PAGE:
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British Airways To Axe Its Short-Haul Network At London Gatwick
There had been some hints throughout the past several months, but this time there is an official communication by the carrier itself: following a failed negotiation with the pilots’ union BALPA (British Air Line Pilots Association), British Airways had decided to cancel almost all its short-haul flights from London Gatwick and maintain only a small number of domestic routes to feed its long-haul services.
“After many years of losing money on European flights from the airport, we were clear that coming out of the pandemic, we needed a plan to make Gatwick profitable and competitive”, a spokesman for the airline said, as reported by Airways Magazine. “With regret we will now suspend our short-haul operations at Gatwick, with the exception of a small number of domestic services connecting to our long-haul operations, and will pursue alternative uses for the London Gatwick short-haul slots”.
British Airways had announced that its intention was to set up a new low-cost airline based at Gatwick, but it could not agree with BALPA on the employment conditions for the personnel at the new carrier. British Airways’ parent company, IAG, already has two low-cost airlines in its portfolio: Spanish-based short-haul airline Vueling and Level Airlines, also based in Spain, that focuses on leisure long-haul routes. However, none of these carriers was considered suitable for the Gatwick operations, hence the attempt to set up a new one.
Before the pandemic, London Gatwick airport used to be the busiest single-runway airport in the world and the main leisure airport in the United Kingdom. It is the largest base for low-cost airline easyJet and has significant operations also by other leisure carriers like Wizz Air and Jet2.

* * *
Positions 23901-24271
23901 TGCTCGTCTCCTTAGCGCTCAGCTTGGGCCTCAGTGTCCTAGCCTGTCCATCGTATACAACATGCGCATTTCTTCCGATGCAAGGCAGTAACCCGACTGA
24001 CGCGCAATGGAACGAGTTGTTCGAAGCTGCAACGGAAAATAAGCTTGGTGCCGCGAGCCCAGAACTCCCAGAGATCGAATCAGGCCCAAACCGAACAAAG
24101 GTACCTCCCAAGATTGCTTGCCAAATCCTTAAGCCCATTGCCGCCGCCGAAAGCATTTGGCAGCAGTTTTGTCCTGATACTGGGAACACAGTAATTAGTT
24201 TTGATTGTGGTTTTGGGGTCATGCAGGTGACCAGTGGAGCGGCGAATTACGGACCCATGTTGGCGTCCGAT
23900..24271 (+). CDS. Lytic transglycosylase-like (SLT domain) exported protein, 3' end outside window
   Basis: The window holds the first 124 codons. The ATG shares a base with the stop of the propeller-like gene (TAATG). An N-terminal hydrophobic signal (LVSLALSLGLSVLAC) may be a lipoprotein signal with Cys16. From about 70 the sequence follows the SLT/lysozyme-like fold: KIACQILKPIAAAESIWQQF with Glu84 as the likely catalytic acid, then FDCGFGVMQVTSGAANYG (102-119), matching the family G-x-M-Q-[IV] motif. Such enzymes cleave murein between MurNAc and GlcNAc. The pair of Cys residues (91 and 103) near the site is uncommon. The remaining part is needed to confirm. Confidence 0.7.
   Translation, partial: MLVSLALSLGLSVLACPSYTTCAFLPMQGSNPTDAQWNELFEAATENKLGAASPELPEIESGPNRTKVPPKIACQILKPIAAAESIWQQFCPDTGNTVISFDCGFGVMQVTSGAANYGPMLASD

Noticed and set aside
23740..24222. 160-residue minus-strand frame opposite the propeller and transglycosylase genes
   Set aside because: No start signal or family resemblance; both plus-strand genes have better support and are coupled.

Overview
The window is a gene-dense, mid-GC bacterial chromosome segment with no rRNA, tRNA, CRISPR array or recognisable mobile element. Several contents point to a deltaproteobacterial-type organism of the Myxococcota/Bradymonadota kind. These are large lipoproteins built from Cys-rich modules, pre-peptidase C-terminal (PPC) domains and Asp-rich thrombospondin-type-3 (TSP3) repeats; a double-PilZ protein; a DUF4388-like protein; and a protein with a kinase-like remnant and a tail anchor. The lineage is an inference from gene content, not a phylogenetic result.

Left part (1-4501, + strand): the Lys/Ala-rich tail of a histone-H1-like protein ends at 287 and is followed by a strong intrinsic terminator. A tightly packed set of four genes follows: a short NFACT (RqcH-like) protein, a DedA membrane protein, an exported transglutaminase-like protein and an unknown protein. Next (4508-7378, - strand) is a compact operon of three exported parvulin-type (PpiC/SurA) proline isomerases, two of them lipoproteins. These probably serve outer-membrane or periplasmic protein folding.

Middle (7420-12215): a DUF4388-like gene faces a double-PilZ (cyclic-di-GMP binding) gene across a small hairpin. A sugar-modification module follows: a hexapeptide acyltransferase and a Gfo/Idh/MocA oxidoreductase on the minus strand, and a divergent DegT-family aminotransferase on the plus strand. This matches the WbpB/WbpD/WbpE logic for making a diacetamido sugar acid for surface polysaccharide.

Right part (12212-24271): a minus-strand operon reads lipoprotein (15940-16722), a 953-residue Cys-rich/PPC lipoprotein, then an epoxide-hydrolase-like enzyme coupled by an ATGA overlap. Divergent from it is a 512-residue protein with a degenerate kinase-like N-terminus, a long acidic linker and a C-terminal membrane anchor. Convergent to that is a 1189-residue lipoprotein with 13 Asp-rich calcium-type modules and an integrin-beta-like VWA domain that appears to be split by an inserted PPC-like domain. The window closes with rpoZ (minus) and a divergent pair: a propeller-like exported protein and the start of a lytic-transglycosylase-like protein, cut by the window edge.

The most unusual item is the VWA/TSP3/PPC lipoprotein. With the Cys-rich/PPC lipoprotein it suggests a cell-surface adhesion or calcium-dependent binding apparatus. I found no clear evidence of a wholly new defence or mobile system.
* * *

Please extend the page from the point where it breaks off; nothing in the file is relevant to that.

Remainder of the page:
According to British newspaper The Telegraph, British Airways was planning to offer the captains at its new low-cost unit a salary package almost 30% lower than what is offered to pilots at rival easyJet. This would have made the new Gatwick-based carrier’s cost base competitive with other airlines serving the same leisure markets in Europe and on the Mediterranean Sea.
The British flag carrier has been famous for driving a very hard bargain in negotiations with its staff, and it is not possible to exclude that the drastic decision to axe its short-haul network out of Gatwick is only a negotiating move to obtain more concession from the trade unions.
During the worst days of the pandemic, when air traffic was reduced by more than 90% compared to historical levels, British Airways was harshly criticized for its unscrupulous practices towards its personnel. In order to obtain substantial pay concession from its workers, it threatened to lay off most of its employees in the cargo division and rehire them immediately afterward under different contracts granting lower wages and concessions.
British Airways still maintains ownership of the majority of slots at Gatwick, which are going to be extremely valuable once traffic recovers, since the airport used to operate at full capacity before the pandemic, and it serves a very sought-after catchment area including the Southern part of London.
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